Somali Stability Depends on More Than Just Counterterrorism

Somali Stability Depends on More Than Just Counterterrorism

Somali President Mohamed Abdullahi Farmaajo attends his inauguration ceremony in Somalia’s capital Mogadishu, February 22, 2017. Feisal Omar / REUTERS
Somali President Mohamed Abdullahi Farmaajo attends his inauguration ceremony in Somalia’s capital Mogadishu, February 22, 2017. Feisal Omar / REUTERS

(cfr)–Among the Trump administration’s many eleventh hour decisions that will require quick review by President Biden’s team was the choice to withdraw nearly all U.S. military personnel from Somalia. The move left some deeply concerned that the absence of U.S. training and advice would leave Somali security forces unable to counter terrorist organizations at a time when the future of the African peacekeeping force, AMISOM, remains uncertain.

But the question of the U.S. military presence, important as it is, is not actually the most pressing issue in Somalia. Even more urgent is the dwindling credibility of the electoral exercise slated for February. Tensions between the Federal Member States and the central government have been rising, and various candidates for the presidency now credibly accuse President Mohamed Abdullahi Farmaajo of manipulating the indirect electoral process by ensuring that his allies will select the electors. The prospect of competing, parallel processes emerging as a result threatens years of painstaking work to build a political framework aimed at restoring some order and justice to the way authority is wielded in Somalia.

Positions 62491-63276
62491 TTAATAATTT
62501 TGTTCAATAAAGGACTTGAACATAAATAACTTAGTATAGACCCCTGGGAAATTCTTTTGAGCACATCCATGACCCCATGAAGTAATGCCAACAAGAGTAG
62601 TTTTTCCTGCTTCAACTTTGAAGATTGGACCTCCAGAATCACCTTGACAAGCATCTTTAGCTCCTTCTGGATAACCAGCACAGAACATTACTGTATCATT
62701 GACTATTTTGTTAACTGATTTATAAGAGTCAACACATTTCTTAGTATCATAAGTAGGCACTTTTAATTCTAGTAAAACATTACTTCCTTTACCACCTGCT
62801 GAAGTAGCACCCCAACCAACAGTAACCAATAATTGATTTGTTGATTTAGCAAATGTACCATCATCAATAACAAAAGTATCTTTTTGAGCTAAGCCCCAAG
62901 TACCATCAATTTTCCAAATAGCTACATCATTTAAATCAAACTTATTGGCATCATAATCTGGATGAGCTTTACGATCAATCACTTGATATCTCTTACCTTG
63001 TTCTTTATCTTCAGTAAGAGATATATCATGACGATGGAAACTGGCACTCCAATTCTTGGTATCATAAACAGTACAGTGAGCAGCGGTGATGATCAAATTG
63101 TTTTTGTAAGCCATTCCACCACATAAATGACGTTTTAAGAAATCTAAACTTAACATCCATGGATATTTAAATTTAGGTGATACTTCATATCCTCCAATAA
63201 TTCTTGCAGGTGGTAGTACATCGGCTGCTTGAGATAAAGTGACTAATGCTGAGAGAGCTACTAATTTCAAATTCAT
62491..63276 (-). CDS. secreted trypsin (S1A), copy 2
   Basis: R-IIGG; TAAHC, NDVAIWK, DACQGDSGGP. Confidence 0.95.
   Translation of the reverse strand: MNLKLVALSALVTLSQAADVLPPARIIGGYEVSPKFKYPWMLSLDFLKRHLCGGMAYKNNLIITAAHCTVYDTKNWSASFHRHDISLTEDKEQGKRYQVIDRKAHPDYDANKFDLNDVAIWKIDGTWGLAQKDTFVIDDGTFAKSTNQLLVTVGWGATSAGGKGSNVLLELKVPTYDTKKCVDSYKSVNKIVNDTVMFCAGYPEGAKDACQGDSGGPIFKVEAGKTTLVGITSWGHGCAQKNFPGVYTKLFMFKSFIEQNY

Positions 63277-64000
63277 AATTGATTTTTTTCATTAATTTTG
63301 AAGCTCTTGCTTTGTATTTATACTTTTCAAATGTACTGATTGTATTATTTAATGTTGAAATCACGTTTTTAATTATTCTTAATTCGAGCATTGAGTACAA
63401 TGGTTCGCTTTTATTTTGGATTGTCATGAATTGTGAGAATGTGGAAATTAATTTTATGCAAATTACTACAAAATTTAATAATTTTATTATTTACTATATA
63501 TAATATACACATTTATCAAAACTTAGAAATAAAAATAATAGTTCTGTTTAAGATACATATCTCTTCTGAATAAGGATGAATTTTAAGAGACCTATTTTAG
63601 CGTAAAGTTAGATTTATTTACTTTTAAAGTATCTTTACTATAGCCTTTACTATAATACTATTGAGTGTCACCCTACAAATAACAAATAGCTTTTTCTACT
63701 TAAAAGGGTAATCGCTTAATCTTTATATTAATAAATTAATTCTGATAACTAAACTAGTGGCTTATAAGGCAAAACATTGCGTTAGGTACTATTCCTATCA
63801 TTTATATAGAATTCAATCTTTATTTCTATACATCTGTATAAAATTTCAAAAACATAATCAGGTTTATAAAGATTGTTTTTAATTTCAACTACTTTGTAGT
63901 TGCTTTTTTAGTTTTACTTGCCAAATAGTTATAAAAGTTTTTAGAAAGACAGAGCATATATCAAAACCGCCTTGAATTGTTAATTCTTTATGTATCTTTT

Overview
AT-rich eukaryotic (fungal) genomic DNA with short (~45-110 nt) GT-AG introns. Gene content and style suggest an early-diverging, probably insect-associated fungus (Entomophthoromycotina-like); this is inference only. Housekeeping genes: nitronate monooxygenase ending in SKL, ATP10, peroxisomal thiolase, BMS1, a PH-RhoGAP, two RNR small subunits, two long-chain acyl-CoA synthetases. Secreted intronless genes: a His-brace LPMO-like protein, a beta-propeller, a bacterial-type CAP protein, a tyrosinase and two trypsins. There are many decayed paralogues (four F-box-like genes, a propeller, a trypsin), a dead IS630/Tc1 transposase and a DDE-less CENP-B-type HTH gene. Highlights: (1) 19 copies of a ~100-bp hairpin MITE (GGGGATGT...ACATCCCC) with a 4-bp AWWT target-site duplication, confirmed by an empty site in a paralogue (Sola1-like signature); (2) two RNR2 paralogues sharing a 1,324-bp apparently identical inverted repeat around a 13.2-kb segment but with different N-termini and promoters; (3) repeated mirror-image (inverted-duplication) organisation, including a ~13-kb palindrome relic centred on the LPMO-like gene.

The political issues at the root of Somalia’s instability too often receive only a fraction of the attention paid to the counterterrorism agenda. But no troop presence can bring stability to the country in the absence of a political dispensation that gives different Somali constituencies some confidence that their views will be represented, that the laws regulating access to power will be honored, and that their leaders will held accountable for their actions. Political progress—which in Somalia depends upon creating space for different regional power centers to co-exist under a federal umbrella—is the essential ingredient in any path to stability.

Ultimately, that progress can only come from Somalis themselves. Nonetheless, external actors do play an important role. While Farmaajo insists that Kenya is a problematic neighbor, in reality more harm has been done by other states. The recently mended Gulf rift exacerbated political tensions in Somalia over the past several years, and leaders in Eritrea and Ethiopia, both of whom are currently undermining international humanitarian law to devastating effect in Tigray, have sought to draw Farmaajo close. A counterweight to these influences is needed to disincentivize self-serving political manipulation and reinvigorate agreed-upon rules of the road. In a region beset by crisis, Somalia’s political future cannot be overlooked.